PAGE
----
You are here
The crush of people wedged elbow-to-elbow in the lobby of the newly renovated Dock Street Theatre made navigating Thursday night's gala an epic feat. Twas not a night for the timid! Late arrivals were relegated to watching a portion of the pre-show champagne reception from the portico, where the burnished facade gleamed in the glorious sunset reflected off the neighboring French Huguenot Church. After a three-year, $19 million renovation, the Dock Street Theatre is officially reopened.
Several doyennes exhibited savvy sartorial taste with gowns that commanded a wide berth; the women were able to dodge and weave amid the penguin suits with quasi apologetic shrugs toward the yards of taffeta and silk sweeping about them. However a heavy-footed train stomper nearly caused a major wardrobe malfunction for the dame who donned the show-stopping one-shoulder number. Daresay those cheeks would have tinged as florid as the dress itself.
The trill of the head usher's xylophone sounded shortly after 7 p.m. in effort to coax slow-moving guests into the theatre itself. The lolling parade was waylaid further by requisite gladhanding with chamber music impresario Charles Wadsworth, the spritely octogenarian who retired from his Spoleto Festival USA charge amid great fanfare during the 2009 festival. His dark haired beauty of a wife, Susan, looked especially handsome in a fetching shade of emerald.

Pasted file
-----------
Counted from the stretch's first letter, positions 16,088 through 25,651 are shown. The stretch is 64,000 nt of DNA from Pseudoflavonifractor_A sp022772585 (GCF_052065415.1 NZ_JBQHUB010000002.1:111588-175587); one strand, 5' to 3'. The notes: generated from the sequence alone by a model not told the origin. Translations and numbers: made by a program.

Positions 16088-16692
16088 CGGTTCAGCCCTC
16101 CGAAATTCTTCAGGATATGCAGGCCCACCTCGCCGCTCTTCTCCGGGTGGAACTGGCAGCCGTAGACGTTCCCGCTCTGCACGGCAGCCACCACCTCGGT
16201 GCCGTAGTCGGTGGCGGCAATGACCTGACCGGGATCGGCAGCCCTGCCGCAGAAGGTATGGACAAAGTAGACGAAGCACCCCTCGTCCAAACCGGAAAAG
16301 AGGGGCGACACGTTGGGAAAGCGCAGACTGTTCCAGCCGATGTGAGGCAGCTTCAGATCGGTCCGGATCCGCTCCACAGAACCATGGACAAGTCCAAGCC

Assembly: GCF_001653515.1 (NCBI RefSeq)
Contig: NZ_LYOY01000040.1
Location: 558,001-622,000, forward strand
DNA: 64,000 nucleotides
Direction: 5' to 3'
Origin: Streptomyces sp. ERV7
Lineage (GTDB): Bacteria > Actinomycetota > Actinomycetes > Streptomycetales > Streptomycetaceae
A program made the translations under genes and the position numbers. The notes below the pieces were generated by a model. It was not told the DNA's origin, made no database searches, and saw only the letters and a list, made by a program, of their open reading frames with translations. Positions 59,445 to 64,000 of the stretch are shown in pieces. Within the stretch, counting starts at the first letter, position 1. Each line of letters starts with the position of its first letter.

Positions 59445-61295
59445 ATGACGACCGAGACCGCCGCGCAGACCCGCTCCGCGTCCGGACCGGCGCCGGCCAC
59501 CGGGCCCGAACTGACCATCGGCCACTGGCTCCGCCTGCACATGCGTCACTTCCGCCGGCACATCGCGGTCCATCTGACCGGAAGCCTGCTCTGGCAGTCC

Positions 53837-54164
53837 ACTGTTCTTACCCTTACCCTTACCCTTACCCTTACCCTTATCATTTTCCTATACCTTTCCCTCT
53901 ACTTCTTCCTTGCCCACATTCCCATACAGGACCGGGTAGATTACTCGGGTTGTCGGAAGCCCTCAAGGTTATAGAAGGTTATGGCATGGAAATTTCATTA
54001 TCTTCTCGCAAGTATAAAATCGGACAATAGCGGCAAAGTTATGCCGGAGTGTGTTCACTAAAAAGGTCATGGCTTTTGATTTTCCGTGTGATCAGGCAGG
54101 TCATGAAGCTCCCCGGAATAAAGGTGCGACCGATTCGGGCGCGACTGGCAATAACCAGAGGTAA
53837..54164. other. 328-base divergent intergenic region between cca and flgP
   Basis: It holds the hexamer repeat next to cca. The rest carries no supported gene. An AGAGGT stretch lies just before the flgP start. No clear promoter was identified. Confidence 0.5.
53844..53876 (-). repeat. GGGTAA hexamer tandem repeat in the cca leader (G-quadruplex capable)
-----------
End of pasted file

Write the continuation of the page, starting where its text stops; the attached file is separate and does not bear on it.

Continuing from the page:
Spoleto director Nigel Redden welcomed attendees and read an except of a letter from Mayor Riley, who was out-of-town for the Easter holiday:
This very special building holds a valuable place in Charleston's history. Always a cultural gathering place, it has historically been the setting for outstanding musical presentations, incredible theatre and always the site for an experience which was enriching and enlightening.
Performances followed. Chamber music (Geoff Nutall, violin; Melissa Readon, viola; Pedja Muzijevic, piano; Christopher Costanza, cello; and Alan Hamilton, piano), a dramatic interpretation of the prologue for The Recruiting Officer performed by Heather Gillespie, more chamber music, selections from the opera Flora by Eve Gigliotti and Zachary Stains, more chamber music, and a few arias sung by the ethereally voiced Denyce Graves and accompanied by Vlad Iftinca collectively earned a thundering ovation from the capacity crowd.
Nuttall, heir of the Wadsworth legacy, engaged the audience with a meld of esoteric musical knowledge and spirited humor; he even played an April Fool's Day joke on the audience. Although Wadsworth shall be missed, the cult of chamber music devotees will be in good hands when the 2010 Spoleto Festival opens on May 28.